Three Jpop Discs that Matter: Number Two

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Number Two: Judy and Mary – The Power Source, 1997

Almost a decade before the “Harajuku Girls” were exploitative fodder for washed-up American singers, they were an vibrantly colored and unique fashion phenomenon on the Japanese scene. Whether it was the magazine CUTiE that started the look, I don’t know, but a million high school girls swamped Laforet, Super Lovers, and Betty Blue every weekend to purchase the necessary multi-hued baubles and layers necessary to put together the ergot-infested look. If an SAT from the future asks the following analogy:

Swinging London:Twiggy::Harajuku Cutie Fashion:?

the only acceptable answer would be Judy and Mary‘s YUKI.

With her chaotic teeth and pouty upper lip, the diminutive singer had a stunning charisma, unique voice, and massive stage presence. She gave hope to a bunch of tiny, unpopular high school girls. Yuki and guitarist Takuya were in their early 20s when they started the band with the two over-30 year-olds, bassist Onda and drummer Igarashi. Yuki did the Cutie-punk thing, Takuya looked Sporty, Onda went for Visual-kei-style, and Igarashi dressed in classic heavy metal leather.

Okay, so they looked awful, but Judy and Mary’s music did not sound like anything else the world over — a melodically-complex bubblegum punk with high-pitched singing. Those with hearts un-open to things approaching “cute” should probably avoid, but with no exaggeration, Judy and Mary absolutely wrote the best melodies of 1990s J-Pop if not the entire world. While U.S. Alternative acts tried to figure out how many songs they could write where the chorus was just the verse FASTER and LOUDER, Judy and Mary resurrected melodic songwriting and took it to rococo extremes: notes ran over two whole octaves, falling, rising, doing crazy twists in the most catchy way possible. Also of note: Each of the backing members did songwriting for the band and everyone’s contributions were of equal merit.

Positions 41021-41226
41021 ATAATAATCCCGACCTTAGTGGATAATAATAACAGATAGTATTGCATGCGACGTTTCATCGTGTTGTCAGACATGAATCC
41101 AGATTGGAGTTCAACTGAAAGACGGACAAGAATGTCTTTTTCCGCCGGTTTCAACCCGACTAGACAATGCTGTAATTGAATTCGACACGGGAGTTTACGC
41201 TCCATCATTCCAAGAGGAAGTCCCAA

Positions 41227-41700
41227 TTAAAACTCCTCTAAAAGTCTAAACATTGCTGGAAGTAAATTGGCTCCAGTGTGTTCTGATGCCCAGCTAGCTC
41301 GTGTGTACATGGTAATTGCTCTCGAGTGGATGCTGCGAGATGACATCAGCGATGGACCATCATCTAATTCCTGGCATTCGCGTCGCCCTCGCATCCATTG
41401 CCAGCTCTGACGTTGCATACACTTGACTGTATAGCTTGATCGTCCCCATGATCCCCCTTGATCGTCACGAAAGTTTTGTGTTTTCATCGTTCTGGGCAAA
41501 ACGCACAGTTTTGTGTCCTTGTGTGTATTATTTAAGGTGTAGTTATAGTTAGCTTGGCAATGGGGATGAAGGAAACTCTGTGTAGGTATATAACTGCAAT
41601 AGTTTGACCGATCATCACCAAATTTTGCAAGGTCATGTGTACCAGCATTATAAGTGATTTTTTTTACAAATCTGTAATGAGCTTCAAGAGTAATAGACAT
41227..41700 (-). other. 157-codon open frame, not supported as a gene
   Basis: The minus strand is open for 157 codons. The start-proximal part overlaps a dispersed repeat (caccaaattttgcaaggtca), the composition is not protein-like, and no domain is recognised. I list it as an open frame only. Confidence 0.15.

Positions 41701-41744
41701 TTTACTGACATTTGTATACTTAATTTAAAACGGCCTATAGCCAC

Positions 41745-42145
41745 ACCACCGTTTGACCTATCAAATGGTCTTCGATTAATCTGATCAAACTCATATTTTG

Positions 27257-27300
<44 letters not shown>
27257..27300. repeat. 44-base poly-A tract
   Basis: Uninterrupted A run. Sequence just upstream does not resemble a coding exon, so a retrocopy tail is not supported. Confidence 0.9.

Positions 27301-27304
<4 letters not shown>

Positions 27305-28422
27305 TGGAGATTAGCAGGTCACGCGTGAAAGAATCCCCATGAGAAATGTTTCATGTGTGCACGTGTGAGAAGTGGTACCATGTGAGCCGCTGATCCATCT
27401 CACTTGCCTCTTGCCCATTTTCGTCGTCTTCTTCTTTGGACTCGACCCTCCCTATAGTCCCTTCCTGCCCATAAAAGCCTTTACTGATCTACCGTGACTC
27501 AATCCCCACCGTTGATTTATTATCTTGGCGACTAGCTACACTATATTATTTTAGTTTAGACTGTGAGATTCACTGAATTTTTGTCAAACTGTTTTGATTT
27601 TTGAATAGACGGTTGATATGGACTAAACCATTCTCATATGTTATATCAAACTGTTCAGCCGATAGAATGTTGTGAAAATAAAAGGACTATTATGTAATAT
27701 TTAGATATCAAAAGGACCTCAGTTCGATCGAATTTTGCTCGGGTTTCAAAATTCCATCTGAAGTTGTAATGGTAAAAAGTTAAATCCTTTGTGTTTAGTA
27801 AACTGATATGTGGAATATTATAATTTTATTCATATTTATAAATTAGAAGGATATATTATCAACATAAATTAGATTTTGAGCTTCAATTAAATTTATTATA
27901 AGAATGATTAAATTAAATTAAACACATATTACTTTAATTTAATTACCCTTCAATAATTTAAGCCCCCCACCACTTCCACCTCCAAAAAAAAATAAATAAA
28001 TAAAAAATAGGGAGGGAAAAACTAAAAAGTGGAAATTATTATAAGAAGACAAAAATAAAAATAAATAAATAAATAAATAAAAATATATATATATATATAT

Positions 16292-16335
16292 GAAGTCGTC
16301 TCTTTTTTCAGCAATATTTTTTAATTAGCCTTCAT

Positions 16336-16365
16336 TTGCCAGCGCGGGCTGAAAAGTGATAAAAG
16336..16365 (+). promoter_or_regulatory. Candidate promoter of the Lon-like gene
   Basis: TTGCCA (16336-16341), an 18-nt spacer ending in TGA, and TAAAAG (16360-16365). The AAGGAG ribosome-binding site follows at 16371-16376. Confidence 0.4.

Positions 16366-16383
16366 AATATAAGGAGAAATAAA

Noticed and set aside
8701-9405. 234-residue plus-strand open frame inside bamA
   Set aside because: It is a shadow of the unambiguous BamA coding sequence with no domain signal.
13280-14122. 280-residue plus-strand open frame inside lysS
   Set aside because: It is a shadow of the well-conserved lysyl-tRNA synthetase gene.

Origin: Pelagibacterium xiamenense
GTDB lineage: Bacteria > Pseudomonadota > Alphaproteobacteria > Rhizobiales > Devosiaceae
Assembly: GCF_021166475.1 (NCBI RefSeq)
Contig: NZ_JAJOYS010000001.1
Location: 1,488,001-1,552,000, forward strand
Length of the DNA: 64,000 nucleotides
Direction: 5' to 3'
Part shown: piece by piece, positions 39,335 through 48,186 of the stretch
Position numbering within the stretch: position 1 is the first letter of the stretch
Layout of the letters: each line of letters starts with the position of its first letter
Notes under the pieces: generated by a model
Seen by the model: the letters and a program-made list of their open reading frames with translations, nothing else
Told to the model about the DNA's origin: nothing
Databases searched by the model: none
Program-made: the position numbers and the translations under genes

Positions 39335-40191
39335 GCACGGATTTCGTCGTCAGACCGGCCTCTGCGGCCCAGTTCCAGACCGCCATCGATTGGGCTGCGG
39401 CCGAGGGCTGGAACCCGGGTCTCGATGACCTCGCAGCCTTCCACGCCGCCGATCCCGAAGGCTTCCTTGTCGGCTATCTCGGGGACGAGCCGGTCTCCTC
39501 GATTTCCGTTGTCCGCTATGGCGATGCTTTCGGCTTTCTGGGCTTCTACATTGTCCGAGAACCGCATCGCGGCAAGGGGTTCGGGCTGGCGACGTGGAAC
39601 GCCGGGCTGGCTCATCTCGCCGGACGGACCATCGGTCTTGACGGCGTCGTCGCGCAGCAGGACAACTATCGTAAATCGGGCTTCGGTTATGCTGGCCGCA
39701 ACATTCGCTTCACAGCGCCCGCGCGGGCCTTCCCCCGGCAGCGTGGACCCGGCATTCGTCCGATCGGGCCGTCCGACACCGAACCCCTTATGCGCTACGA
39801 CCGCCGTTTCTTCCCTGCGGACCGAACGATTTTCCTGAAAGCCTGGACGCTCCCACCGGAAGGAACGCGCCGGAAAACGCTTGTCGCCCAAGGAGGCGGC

JAM had become household names with their 1994 album Orange Sunshine (a LSD reference? Probably not.) and the follow-up Miracle Diving. For The Power Source, they traveled to London to record, and the British engineering and mixing ended up doing great wonders for their sound. The opening track “Birthday Song” is huge crashing rock with a sentimental heart. “Lovely Baby” is just madness, riding from massive noise rock breaks on a perfect punk bass line to the gigantic chorus. The single “Sobakasu” was unfortunately an old recording and doesn’t fit perfectly with the other songs but is insanely catchy (and got them on NHK’s Kouhaku Uta Gassen.)

“Kujira 12gou” is the shining moment, however. The chorus melody sounds like a submarine breaking through Artic ice: crisp, powerful, from seafloor to tip of the iceberg. (I used to have a poster in my room with Yuki’s picture and the lyrics to this song poorly translated into English — one of my prize possessions at a young age.)

Overall, the album stands as the pinnacle of the JAM sound and perfectly encapsulates the Harajuku aesthetic in the mid-’90s. The Power Source was also a huge commercial smash, selling more than 2 million copies. Their next batch of singles went way far-out — the jazz-parsed-with-punk rock of “Music Fighter” and the cascading melodic fantasy of “Iro toridori no sekai” — but the albums just didn’t hold together in the same way. Their last singles in 2000 or so started to get structurally insane, and they soon split. YUKI has become a fashionable indie idol for the post-Harajuku set, and the rest of the members have faded into obscurity.